Imagine a golf course that can sense rainfall, and adjust the automatic sprinkler system to delay a scheduled watering session or focus on parts of the course that didn't get as much rain as others. Or a hotel that can detect when a room is vacant, and turn off the heating or cooling systems in that room to save energy.
Later this year, vendors will start releasing products based on a wireless standard called Zigbee that enable these types of sensor networks. The Zigbee Alliance planned to certify products with a Zigbee logo to ensure that products from different vendors were interoperable and easy to manage, chairman of the Zigbee Alliance, Bob Heile, said.
Zigbee is a set of networking, security and application software standards that sits atop the 802.15.4 low-data wireless standard approved by the Institute of Electrical and Electronics Engineers.
Unlike other wireless standards such as 802.11 or 802.16, Zigbee and 802.15.4 were designed to carry limited amounts of data at a maximum rate of 250Kbps (bits per second), Heile said.
Backers of the technology take great pains to avoid overselling Zigbee as a wireless panacea, but many think the technology can find a home as a replacement for wiring that connects electrical system controllers or passive asset management tags.
Zigbee will allow users to construct mesh networks that can send data back to a central repository, respond to changes in their environment and monitor themselves for failures or redundancies, director of radio technology and strategy at Freescale Semiconductor, Jon Adams, said. Other popular wireless standards are overkill for the types of applications envisioned by Zigbee supporters.
Wi-Fi and Bluetooth used far more power than a Zigbee radio would consume, Heile said.
The Zigbee Alliance thought radios built with the standard should be able to operate on standard household batteries for years, he said.
Wi-Fi and Bluetooth chips were also much too expensive to justify setting up the large networks that would allow some of these applications to work, an industry analyst with Meta Group, Jack Gold, said.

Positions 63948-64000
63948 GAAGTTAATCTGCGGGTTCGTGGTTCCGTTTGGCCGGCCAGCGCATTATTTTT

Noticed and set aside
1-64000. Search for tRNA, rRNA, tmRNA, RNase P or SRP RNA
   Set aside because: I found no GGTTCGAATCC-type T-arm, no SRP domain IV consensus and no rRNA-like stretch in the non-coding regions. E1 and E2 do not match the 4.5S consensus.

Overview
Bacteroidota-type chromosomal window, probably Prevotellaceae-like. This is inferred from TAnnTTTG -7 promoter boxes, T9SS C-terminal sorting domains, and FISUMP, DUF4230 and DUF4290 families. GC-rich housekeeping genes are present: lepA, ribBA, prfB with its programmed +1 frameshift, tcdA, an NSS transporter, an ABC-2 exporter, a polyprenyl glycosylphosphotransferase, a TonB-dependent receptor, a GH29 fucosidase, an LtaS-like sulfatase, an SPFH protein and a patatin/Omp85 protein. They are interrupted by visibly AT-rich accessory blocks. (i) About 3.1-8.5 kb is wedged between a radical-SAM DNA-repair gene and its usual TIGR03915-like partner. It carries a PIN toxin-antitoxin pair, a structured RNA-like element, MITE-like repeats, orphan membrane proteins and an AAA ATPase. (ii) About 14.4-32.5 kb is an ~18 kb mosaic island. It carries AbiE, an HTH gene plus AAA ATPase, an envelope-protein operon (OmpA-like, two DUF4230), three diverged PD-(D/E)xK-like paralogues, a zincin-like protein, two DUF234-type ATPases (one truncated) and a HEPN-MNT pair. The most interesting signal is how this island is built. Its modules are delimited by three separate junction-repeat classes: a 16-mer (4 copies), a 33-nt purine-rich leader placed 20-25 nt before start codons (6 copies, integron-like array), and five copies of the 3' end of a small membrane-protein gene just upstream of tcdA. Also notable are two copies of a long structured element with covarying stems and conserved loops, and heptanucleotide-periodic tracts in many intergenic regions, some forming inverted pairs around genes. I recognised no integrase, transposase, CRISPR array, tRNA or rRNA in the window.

Semiconductor makers, such as Freescale, would have to produce chips that cost less than $US1 to convince companies that there was a need for this type of information.
After addressing the cost issues, Zigbee products should be an easy sell to any factory or distribution outlet that wants to assimilate as much information as possible, president of Harbor Research, Glen Allmendinger, said.
Most businesses develop operations or capacity plans using historical data that only presented users with a sense of what had happened in the past, Allmendinger said. Sensor networks would allow companies to gather data as it happens, and therefore predict where problems might occur.
For example, a Zigbee tag could be placed on a pallet of chocolate bars and provide more data than whether that pallet arrived at its destination, Adams said.
These tags could tell the chocolate manufacturer whether the temperature around that pallet had risen steadily for the past hour because it was left on a runway in the sun. Armed with that data, the manufacturer could call the airport and have that pallet moved before its merchandise melted away.
Some companies were starting to experiment with passive radio frequency identification (RFID) tags that did little more than store a unique identification number.
Zigbee radios held some promise as active RFID tags that could sense more complicated information and distribute that information on its own, president of the Wireless Data Research Group, Ian McPherson, said.
"[Zigbee products] are not meant to replace passive RFID, but they can change the economics of active RFID by using more sensors and less gateways," McPherson said.
Right now, even passive RFID tags were too expensive for most companies to consider implementing, but costs were expected to come down over the next few years, he said.
Despite Zigbee's promise, the technology would face hurdles as users tried to scale their networks to massive sizes, McPherson said.
Mesh networks were an emerging technology that users were still evaluating and troubleshooting, he said.
The technology would probably be used on less-important applications until users became comfortable with the technology, McPherson said. Freescale would introduce Zigbee-based products in the fourth quarter, Adams said.
The company is a promoter of the Zigbee Alliance along with companies such as Samsung Electronics, Honeywell International, Ember, Philips Electronics, Mitsubishi Electric and Invensys.